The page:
- Competitors may find out, and try to use this information against you.
- Loyal customers may end up leaving you for competitors
If any of these outcomes were to occur, your potential buyer could use this information to their advantage in the transaction process. Depending on the severity of the loss, a worst-case scenario may result in an offer being withdrawn and the deal falling through altogether.
Another morning. Another coffee.
The phone rings, only this time it’s not any enquiry.
Someone wants to buy a business… your business!
After the initial shock has worn off, reality sinks in. It’s only natural to get excited about the situation!
Next comes thoughts of living it up on a tropical island and making plans for the future.
Being financially secure with your retirement nest egg already in place is the dream. But it’s also a trap to get too far ahead of yourself before finalising an acquisition.
The ultimate dream for many business owners is to have a business that's not reliant on them to show up everyday.
Not only does this create more personal freedom, it also impacts the value of a company.
A company which runs on autopilot is highly sought after by buyers, and they are willing to pay a premium to find one. But, a company that requires hands-on involvement from its owner is likely to result in a heavily discounted offer.
Why? Because an acquirer wants to know that when they take the reins, the business will keep generating a steady stream of income, and it won't all fall apart because you've left!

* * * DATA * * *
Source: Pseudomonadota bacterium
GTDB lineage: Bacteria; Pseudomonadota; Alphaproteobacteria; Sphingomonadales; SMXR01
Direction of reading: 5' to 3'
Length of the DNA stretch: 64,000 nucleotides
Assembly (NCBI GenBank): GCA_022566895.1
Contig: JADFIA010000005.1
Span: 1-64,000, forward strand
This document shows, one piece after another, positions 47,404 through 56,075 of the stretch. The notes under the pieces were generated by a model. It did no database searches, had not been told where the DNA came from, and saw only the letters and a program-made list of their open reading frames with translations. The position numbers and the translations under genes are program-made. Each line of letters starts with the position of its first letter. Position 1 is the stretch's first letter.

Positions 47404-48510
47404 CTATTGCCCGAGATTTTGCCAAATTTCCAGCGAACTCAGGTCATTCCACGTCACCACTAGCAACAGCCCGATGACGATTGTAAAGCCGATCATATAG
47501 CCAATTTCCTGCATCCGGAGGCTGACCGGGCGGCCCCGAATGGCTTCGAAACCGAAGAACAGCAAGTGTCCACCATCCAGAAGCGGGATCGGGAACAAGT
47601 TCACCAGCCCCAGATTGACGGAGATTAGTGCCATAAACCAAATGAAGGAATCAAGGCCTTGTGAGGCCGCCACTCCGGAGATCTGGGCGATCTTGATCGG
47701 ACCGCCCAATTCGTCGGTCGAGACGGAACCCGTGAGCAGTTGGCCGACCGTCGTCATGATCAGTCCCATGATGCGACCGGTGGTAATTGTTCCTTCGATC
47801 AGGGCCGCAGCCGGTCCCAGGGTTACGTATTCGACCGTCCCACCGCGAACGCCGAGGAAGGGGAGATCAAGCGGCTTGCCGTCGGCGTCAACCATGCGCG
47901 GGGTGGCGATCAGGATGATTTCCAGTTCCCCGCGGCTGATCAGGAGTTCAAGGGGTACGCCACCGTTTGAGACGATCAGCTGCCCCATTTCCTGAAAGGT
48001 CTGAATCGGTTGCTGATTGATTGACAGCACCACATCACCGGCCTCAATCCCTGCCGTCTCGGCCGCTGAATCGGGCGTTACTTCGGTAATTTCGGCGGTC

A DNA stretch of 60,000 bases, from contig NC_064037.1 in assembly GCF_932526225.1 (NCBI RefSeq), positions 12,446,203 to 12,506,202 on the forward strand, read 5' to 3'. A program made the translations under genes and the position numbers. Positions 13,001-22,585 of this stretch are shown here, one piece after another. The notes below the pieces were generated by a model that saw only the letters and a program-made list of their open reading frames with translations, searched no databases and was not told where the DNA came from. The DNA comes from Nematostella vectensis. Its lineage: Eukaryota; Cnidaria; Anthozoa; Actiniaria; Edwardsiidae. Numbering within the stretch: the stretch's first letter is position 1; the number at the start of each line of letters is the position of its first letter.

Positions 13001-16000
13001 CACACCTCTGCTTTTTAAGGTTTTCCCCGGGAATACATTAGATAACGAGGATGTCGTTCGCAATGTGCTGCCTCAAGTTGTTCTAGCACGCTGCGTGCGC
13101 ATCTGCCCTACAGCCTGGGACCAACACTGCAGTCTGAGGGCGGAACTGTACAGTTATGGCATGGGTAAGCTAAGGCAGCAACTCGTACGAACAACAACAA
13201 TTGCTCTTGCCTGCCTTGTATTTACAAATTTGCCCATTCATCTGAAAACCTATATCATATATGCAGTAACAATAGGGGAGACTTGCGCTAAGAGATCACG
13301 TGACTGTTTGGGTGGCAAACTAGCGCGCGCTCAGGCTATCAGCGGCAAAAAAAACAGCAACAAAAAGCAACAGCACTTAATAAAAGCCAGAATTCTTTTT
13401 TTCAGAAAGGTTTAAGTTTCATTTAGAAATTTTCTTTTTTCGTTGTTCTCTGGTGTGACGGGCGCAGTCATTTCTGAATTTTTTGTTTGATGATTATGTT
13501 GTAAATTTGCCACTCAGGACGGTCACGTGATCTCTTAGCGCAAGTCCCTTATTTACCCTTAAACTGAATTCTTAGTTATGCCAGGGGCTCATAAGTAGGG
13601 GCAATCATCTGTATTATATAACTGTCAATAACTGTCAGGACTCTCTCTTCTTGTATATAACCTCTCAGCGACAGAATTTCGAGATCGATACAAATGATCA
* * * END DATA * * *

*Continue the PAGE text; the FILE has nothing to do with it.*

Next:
This upcoming summer, consider the possibility of giving yourself a lengthy break. See how your business runs while you’re not around.
It’s highly likely some things will go wrong. But by identifying areas that need improvement, you can put steps in place to take your business one step closer to operating independently - while making it more valuable.
Here is an Eight Step plan towards Owner Independence for your business
You know it’s important to have systems and processes in your business.
After all you won’t be able to scale without them.
Right now, the business is still heavily reliant on you. This is making it harder to keep on top of things and allocate time to focus on growth.
That’s why you’ve started taking time to write out procedures.
You’ve documented them in a manual and explained them to the staff. You’ve even placed them in a central location so everyone can have access to them.
The problem is, the staff seem to just ignore them and choose to do it their own way!
Often the issue is not the actual processes themselves, nor the staff.
It’s the way the information is presented.